Event Recap | Russia 2018: Preparing for a Post-Putin Era

Russia 2018 John Beyrle
Former U.S. Ambassador to Russia John Beyrle
gives a lecture at the Tower Center Jan. 23.

Spoiler alert: Vladimir Putin will win the 2018 Russian presidential election (if it can even be called an election), but is his support really at an all-time high? Former U.S. Ambassador to Russia John Beyrle, the final guest of the Russia Series, visited the SMU Tower Center to discuss Putin’s standing in Russia and world politics. He started his lecture with three reasons why Russia is still, and always will be, a crucial component of global politics:

  1. Russia and the United States remain the only nuclear super powers in the world. The two countries together account for more than 90 percent of the world’s nuclear weapons. This fact alone means Russia can never be ignored, Beyrle said.
  2. Russia is a major international power and is a permanent member of the United Nations Security Council. This means it has veto power over critical security issues, such as those posed by North Korea and Iran.
  3. Russia is an economic giant as one of the world’s top 10 economies. Depending on the day, it’s the world’s second or third largest producer of oil and natural gas. This means it will always have a shared interest with the United States, the world’s largest producer.

Why Russians Love Putin

After ascending to the Russian presidency in 2000 Putin’s first two big accomplishments were bringing the oligarchs into check and crushing the Chechnya terrorist efforts. The extensive economic growth the country experienced in Putin’s second term (2004-2008) and the annexation of Crimea in 2014 boosted his approval rating even more. As Beyrle said, he has succeeded in making Russia great again.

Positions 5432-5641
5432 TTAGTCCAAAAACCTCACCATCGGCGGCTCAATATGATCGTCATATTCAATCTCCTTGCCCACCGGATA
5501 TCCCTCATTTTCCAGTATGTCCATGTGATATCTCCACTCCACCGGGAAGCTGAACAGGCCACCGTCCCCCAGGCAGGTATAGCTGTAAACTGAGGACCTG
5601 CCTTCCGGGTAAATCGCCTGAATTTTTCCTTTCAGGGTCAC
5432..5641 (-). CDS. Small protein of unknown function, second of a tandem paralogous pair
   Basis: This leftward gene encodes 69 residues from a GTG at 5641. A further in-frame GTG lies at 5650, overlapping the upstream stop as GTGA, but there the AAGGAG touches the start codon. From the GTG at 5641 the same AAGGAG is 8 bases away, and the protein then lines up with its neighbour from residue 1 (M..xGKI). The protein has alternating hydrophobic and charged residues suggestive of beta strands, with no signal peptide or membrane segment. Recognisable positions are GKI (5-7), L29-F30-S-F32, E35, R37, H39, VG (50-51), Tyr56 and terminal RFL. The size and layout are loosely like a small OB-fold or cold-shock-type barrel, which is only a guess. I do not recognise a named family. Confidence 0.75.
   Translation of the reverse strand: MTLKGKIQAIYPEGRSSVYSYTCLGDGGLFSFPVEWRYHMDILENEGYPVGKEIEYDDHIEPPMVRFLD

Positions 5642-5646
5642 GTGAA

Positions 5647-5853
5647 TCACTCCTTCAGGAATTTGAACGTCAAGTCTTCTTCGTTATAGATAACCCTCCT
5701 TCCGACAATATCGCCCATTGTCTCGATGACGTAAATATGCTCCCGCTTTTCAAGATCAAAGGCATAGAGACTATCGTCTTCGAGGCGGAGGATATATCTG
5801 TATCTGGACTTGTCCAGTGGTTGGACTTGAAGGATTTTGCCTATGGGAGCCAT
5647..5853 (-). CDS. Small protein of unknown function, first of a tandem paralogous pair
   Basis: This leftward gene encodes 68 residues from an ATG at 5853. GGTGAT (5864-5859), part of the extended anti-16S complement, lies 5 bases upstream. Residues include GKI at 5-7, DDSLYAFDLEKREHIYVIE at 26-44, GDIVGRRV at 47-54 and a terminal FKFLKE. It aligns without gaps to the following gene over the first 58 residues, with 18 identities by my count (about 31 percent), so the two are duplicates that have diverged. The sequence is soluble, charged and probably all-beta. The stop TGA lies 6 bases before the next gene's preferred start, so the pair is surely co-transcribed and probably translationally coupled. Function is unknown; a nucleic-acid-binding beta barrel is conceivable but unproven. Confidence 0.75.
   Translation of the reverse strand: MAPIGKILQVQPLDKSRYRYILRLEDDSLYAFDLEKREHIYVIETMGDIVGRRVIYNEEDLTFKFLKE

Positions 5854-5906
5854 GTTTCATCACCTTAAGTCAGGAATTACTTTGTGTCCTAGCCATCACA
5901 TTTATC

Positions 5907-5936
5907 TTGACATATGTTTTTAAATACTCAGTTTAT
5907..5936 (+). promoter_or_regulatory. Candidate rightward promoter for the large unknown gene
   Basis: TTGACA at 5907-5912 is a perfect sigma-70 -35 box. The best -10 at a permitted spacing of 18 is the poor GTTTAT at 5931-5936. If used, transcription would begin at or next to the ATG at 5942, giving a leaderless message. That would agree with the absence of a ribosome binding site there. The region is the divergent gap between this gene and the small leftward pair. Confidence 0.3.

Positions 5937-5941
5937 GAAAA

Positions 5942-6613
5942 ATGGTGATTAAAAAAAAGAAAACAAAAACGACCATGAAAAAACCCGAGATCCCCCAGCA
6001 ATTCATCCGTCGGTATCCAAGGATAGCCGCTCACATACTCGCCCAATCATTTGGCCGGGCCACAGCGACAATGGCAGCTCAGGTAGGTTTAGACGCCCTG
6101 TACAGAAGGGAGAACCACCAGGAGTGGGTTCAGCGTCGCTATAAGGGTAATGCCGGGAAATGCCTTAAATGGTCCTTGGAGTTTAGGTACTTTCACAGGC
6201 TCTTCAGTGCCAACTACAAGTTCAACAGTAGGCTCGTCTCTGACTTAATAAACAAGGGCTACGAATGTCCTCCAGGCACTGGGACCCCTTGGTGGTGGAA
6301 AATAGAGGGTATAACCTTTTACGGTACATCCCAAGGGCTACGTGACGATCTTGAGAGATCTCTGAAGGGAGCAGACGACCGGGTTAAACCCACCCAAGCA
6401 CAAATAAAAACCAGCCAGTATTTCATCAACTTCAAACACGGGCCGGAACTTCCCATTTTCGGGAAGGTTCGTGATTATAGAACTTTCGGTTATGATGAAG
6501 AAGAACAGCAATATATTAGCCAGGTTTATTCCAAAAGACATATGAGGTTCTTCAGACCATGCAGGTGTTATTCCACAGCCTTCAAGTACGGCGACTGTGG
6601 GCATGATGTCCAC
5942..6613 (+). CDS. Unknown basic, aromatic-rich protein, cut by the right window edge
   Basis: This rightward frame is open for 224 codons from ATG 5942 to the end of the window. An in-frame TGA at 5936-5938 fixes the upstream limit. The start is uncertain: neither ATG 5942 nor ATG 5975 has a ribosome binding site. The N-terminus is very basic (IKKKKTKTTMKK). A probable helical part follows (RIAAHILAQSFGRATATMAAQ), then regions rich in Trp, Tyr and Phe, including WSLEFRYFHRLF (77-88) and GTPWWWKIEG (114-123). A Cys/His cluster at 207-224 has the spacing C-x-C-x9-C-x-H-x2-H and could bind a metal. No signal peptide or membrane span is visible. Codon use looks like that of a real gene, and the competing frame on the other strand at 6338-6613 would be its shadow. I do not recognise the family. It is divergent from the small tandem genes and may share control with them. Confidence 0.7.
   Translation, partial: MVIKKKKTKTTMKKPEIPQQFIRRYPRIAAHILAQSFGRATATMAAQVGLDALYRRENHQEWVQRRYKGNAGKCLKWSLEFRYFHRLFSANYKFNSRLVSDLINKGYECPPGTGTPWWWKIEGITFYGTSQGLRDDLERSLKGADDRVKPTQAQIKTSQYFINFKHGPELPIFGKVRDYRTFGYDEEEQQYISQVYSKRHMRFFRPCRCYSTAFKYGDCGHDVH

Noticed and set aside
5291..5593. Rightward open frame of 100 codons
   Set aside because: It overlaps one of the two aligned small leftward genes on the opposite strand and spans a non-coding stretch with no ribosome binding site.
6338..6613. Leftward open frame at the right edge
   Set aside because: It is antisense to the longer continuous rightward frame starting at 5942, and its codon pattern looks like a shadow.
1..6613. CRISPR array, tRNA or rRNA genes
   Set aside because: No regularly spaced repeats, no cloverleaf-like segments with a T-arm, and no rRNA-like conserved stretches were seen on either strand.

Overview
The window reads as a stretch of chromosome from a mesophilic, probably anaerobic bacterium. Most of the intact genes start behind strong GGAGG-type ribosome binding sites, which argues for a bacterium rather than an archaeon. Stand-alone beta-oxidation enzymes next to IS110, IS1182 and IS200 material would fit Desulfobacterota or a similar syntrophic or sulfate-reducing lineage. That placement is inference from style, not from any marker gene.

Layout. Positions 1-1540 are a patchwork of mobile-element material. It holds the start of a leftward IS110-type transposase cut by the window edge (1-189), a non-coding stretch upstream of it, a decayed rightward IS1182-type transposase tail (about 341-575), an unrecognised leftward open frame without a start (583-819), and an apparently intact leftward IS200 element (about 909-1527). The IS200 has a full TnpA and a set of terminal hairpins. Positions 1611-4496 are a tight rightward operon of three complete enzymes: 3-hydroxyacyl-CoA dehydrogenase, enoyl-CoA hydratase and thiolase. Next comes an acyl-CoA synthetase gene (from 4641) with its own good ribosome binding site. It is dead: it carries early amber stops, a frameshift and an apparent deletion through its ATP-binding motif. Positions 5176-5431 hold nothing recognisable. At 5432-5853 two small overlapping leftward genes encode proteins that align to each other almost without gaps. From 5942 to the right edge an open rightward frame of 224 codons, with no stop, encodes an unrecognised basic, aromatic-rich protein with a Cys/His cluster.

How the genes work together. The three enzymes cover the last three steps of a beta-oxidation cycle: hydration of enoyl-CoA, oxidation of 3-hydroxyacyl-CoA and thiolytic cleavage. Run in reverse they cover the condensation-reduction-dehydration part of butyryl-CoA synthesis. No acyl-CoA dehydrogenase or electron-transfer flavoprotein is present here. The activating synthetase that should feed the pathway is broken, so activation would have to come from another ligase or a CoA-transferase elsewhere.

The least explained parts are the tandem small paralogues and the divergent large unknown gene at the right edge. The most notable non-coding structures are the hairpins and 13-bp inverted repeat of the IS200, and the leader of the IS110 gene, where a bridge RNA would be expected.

Even Putin isn’t Perfect

Despite these wins, Beyrle also discussed why Putin’s favorability could be faltering. Beyrle still visits Russia often, and drawing from his conversations with Russian elites and scholars he listed four policy blunders that are causing the Russian elite to, privately, doubt Putin’s effectiveness as the country’s leader.

  1. The annexation of the Crimea alienated the majority of Ukrainians. Ukraine has been a historic partner for Russia, and it’s support is critical for Russia if Russia hopes to become an economic super power on par with China or the European Union.
  2. Putin’s aggressive rhetoric and actions have reignited NATO. Instead of including Russia in discussions and strengthening diplomatic relations NATO is now deployed in the Balkans and is preparing for a defensive war against Russia.
  3. Putin has made little effort to reform the economy and reduce its dependence on natural resources and the Russian state.
  4. Meddling in the 2016 United States presidential election has resulted in anti-Russian sanctions being passed by Congress. These congressional sanctions are much harder to get rid of than the previous executive order sanctions, meaning recovering lost ground in U.S.-Russia relations will take years.

Why Putin will be with us Until the End

Despite these blunders, Beyrle predicts Putin will remain a key player, if not the key player, in Russian politics for the rest of his life. Even if Putin’s fourth term, ending in 2024, is his last, Beyrle predicts Putin could establish a supreme council during that term and be appointed as its head for life. But even without an assured position of authority it is in the Russian elite’s best interest for Putin to remain in power in at least some way. Putin acts as a referee among the elite; they are is inner circle. There is no law securing their power or fortunes. A new leader, especially one with the agenda to reform, could put the status of the elite at risk.

Published by

Karly Hanson

Karly Hanson is the Communications Coordinator for the SMU Tower Center. She graduated from SMU in 2016 with a bachelor's degree in journalism and international studies.